Wildsight OP/ED: Globally unique old growth falls as BC fails to act
Deep in the heart of BC’s Inland Temperate Rainforest (ITR), chainsaws are cutting irreplaceable and globally unique stands of ancient cedar-hemlock forests. The trees, which are hundreds and hundreds of years old and many one to two metres in diameter, are being auctioned off and logged by BC’s own provincial timber agency, BC Timber Sales (BCTS). 150 soccer fields (126 hectares) of low elevation old growth is currently being logged by Downey Timber under contract by BCTS in Bigmouth Creek, 120 kilometres northeast of Revelstoke.
While the Fairy Creek protests have focused national and international attention on the harvesting of old growth in the Coastal and Island regions, very little attention has been given to logging in BC’s Inland Temperate Rainforest.
The Inland Temperate Rainforest is the last ecosystem left of its kind. The ITR is one of the most important places in British Columbia for at-risk species like caribou and wolverine. These biologically rich ancient forests provide fresh water and store far more carbon than the plantations replacing them.
Right now across BC the policy is talk and log. High lumber prices are fuelling an increased demand for wood and rare large cedar old growth forests.
“We need action — as we speak we are losing some of the best old growth we have left,” says Wildsight Conservation Specialist Eddie Petryshen. “The 126 hectares of BCTS old growth logging in Bigmouth Creek is a prime example of that.”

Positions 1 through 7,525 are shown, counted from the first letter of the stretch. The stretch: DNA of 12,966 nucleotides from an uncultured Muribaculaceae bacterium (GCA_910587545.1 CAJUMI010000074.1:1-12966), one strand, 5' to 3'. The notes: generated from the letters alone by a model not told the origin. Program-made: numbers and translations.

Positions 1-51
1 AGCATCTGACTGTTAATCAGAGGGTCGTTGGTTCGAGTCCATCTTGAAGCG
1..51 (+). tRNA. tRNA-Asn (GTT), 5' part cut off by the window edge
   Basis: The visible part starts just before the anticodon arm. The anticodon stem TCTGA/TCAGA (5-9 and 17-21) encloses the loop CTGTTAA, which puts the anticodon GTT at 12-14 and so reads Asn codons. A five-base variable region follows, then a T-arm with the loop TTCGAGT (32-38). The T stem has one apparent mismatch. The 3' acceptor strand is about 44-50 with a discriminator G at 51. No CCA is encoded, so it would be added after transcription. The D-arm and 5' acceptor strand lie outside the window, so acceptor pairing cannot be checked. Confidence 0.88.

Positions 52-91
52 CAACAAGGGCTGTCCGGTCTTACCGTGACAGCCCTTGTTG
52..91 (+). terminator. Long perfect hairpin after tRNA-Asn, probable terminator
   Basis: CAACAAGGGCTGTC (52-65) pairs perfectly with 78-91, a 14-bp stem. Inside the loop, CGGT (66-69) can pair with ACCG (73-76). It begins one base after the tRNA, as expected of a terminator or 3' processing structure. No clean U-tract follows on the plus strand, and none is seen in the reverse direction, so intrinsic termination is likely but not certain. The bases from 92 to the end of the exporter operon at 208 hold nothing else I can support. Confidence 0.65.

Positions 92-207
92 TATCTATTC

At the centre of old growth logging in BC’s Inland Temperate Rainforest is BC Timber Sales. BC Timber Sales is a government agency that plans and designs logging operations. The agency then auctions off the timber to the highest bidder, who then log the cutblocks. BCTS accounts for approximately one-fifth of all logging in B.C.
“If this government is serious about honouring their commitments towards protecting caribou habitat and old growth, the province must immediately defer BCTS logging in endangered old growth and caribou habitat in the Inland Temperate Rainforest,” says Petryshen.
Just across the valley from the recent logging in Bigmouth Creek, BCTS appears poised to log another 81 hectares (100 soccer fields worth) of old growth forest near Argonaut Creek. In December, the province deferred logging in 11 of 14 of the cutblocks in Argonaut until the mountain caribou herd planning process is complete. The remaining three old growth blocks in Argonaut have not been auctioned yet, nor approved by the provincial government. One block just to the West of Argonaut in Bigmouth has already been approved and sold, and is likely to be logged soon. These four blocks could be deferred by the provincial government in order to protect remaining old growth forests and their importance for caribou.
Premier John Horgan recently announced deferrals in Fairy Creek on Vancouver Island after months of protests, arrests and media coverage.
“I listened with interest to Premier Horgan’s announcement on deferrals in Fairy Creek. In the press conference, he said there are unique forests in the interior that need protection as well,” says Petryshen. “There certainly are. The premier needs to turn his attention to the Inland Temperate Rainforest as well. We ask that the BC’s government defer logging within these irreplaceable and globally unique old growth stands today.”